Friday, December 6, 2013

Thoughts on Candide

Overall I really enjoyed Candide. Even if Voltaire suggests a more communistic society, I still admire his effective use of satire. I like how he criticizes the complacency of humanity, the aristocratic "natural" superiority by birth, and the ultimate superficiality of the world. He highlights the corruption of the church through the Baron's melodramatic outbursts. He uses the contradicting philosophies of Pangloss and Martin to underline the rightful medium between the two through Cacambo and the Old Woman. I now understand his parody of the original sin. Believing that man has been cursed from the beginning is not only pessimistic, but also an excuse for allowing evil acts to occur. By separating evil from the original sin, he holds humans accountable for their actions.

5 comments:

Megan Hoolahan said...

I've always really enjoyed the use of satire, which made Candide so interesting to me. One of my favorite pieces from last year was a Modest Proposal. I really enjoy the way that both Voltaire and Swift critique all the superficialities of society. One funny thing about the two pieces is that Swift satirically uses cannibalism as a solution for over population, which presents cannibalism in a more negative light. Voltaire seems to justify cannibalism (not support it though). Voltaire doesn't want to spread cannibalism to Europe, but he does critique Europeans for calling the natives savages. Whose business is it what other societies eat? Just because we don't eat our enemies doesn't mean we can call others savages for eating theirs.

Brooke M. Hathaway said...

One of the things I really liked about Candide was the aspects of society Voltaire criticized that you mentioned. I think what made the satires most enjoyable for me was the fact that I agreed with most of them, such as the corruption of the Church, superiority through birth, war, ect. It wasn't necessarily my favorite work we've read, but I definitely appreciated it for it's commentary on society.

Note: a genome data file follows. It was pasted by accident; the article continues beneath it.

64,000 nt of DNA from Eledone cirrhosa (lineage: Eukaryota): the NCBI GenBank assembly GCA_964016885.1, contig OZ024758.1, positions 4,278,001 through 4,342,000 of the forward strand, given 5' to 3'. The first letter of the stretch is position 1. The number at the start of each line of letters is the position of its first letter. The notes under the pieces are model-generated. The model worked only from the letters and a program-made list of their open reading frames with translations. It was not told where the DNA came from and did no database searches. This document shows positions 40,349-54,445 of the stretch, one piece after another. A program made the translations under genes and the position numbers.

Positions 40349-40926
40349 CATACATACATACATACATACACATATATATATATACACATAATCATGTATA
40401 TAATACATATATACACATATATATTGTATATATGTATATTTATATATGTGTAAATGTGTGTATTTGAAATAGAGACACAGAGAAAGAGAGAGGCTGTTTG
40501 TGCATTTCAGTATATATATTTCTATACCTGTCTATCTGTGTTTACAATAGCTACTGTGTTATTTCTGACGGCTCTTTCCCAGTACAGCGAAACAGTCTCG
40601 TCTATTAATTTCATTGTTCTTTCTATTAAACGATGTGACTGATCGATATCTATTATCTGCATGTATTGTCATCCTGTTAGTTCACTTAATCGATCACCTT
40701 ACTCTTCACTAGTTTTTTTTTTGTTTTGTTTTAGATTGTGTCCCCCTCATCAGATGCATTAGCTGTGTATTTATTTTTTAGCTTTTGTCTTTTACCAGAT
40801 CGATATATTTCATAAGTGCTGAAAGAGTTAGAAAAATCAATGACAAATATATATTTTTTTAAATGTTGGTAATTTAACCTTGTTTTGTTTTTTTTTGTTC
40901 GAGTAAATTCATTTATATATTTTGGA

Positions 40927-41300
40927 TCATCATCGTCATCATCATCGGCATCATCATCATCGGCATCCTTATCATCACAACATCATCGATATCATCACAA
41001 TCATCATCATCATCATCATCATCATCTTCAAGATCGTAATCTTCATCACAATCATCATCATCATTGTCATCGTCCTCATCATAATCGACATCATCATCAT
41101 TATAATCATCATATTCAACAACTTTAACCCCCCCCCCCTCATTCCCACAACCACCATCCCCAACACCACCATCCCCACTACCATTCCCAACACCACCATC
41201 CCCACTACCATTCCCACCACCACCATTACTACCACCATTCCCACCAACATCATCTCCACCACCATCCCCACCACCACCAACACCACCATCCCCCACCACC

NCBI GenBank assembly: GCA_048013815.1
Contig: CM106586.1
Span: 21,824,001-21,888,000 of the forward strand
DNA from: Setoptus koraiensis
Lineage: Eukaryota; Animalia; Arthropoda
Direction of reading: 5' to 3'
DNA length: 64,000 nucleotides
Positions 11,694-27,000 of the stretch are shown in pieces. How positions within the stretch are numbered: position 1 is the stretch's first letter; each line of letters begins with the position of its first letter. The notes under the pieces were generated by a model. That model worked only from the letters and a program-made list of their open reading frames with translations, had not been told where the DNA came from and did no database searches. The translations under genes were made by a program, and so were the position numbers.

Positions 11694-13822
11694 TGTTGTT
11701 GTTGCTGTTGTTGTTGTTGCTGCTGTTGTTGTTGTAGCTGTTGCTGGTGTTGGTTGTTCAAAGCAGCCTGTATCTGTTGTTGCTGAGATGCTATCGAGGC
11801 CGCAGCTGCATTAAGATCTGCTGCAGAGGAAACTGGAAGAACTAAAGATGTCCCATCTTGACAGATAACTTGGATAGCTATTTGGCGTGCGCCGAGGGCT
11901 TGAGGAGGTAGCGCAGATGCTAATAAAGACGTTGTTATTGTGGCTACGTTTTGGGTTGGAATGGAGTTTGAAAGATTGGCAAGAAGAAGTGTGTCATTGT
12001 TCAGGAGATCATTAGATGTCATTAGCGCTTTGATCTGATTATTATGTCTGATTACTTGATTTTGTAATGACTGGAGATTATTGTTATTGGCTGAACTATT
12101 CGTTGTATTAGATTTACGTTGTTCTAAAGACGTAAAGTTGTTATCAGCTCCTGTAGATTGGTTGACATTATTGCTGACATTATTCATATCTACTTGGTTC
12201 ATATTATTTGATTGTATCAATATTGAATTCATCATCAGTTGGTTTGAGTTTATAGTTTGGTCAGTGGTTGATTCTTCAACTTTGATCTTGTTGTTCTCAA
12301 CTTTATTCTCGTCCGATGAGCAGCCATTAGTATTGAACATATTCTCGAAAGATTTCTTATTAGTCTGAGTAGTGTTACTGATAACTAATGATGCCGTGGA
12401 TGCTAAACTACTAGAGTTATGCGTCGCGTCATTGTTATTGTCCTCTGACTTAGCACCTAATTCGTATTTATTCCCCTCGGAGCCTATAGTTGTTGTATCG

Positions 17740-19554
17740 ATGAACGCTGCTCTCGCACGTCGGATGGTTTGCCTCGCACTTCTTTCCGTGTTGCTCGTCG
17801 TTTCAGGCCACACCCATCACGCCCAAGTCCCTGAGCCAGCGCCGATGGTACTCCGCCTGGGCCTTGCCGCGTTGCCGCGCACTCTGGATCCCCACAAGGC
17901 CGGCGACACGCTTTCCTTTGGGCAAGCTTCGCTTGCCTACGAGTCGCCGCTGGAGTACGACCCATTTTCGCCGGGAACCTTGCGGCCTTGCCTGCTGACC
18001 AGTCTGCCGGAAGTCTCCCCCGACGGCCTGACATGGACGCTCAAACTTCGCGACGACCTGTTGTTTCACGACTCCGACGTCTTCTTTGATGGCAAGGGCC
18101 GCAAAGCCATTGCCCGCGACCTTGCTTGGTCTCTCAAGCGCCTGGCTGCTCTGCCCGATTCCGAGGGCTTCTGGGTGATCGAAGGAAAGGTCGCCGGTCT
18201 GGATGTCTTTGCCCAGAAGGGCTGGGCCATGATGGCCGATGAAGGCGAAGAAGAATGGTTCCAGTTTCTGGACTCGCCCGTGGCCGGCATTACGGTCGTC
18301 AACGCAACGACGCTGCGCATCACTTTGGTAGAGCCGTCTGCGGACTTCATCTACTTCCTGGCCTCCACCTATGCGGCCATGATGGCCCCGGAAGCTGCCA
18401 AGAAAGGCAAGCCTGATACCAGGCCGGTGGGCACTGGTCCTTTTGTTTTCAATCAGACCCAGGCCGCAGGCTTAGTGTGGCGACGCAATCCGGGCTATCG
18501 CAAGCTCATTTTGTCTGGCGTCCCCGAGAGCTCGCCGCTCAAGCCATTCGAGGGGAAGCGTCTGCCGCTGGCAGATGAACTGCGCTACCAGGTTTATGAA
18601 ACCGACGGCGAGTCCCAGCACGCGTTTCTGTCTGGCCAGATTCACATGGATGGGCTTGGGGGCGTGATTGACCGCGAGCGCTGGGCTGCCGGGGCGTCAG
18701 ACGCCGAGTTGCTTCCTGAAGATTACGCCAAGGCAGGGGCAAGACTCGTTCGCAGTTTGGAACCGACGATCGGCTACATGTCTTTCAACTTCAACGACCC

Kincy GIbson said...

I kept thinking of Dante's inferno as I read Candide. They both target their contemporaries who they didn't like. Dante's audacity to write that the people he didn't like were demons shocked me, but I found Voltaire's targets to be amusing. I thought his attacks toward Leibniz were so exaggerated that they were hilarious. My favorite scene is when Jacques drowns but Pangloss tells Candide not save him because the bay was created for him to drown in.

Amy Clement said...

I really enjoyed Candide. It seemed like each plot development was more absurd than the one before. My favorite scene was definitely the monkeys. Although it seems so silly and may be difficult to understand in terms of Voltaire's intended symbolism, the scene reenforces the theme that Candide seems unable to understand situations different from his own and also shows Cacombo's rationalism.

Joseph D'Amico said...

I really enjoyed Candide as well. That's an interesting point about Voltaire suggesting a communist society, I never would have thought of that. I most liked the way he made fun of the church, especially the jabs at the Grand Inquisitor. I also agree with Brooke's point about the targets of the satire being (mostly) deserving of the insults. The only one I'm not sure was a deserving target is Leibniz, though the grossly oversimplified version of his philosophy was hilarious; however, I might be a little biased because I really like calculus, but whatever.